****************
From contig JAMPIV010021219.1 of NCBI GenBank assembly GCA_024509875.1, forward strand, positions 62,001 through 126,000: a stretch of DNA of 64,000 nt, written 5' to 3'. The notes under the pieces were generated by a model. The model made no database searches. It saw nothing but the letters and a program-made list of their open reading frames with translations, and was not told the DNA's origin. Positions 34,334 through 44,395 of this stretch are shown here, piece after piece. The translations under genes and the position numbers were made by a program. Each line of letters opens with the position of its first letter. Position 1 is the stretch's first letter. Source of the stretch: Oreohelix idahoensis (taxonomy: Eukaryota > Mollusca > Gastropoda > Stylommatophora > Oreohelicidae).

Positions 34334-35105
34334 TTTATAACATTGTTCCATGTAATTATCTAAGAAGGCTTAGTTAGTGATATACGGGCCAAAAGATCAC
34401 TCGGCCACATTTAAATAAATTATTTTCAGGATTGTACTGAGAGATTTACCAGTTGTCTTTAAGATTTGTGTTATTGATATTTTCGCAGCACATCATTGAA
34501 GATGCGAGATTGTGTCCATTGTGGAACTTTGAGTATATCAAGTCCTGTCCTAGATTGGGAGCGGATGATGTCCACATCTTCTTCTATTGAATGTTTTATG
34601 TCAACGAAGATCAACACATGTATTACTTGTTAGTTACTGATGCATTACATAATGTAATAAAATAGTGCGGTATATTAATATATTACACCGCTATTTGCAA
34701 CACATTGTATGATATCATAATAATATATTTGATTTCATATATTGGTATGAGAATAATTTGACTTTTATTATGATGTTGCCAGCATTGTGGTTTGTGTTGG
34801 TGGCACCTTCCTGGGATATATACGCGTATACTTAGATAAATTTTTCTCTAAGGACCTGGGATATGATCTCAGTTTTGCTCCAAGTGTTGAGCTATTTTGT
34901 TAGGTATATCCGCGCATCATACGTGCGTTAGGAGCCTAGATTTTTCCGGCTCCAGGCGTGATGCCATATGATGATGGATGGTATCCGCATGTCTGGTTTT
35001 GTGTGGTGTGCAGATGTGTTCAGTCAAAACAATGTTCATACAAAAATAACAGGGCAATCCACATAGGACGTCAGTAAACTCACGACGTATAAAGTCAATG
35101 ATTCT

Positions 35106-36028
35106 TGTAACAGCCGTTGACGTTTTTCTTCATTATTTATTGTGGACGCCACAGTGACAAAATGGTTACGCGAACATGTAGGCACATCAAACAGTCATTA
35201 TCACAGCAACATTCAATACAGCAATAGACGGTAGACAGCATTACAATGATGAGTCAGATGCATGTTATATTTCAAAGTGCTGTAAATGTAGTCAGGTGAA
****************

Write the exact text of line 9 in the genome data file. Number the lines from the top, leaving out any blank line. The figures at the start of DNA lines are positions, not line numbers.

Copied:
34901 TAGGTATATCCGCGCATCATACGTGCGTTAGGAGCCTAGATTTTTCCGGCTCCAGGCGTGATGCCATATGATGATGGATGGTATCCGCATGTCTGGTTTT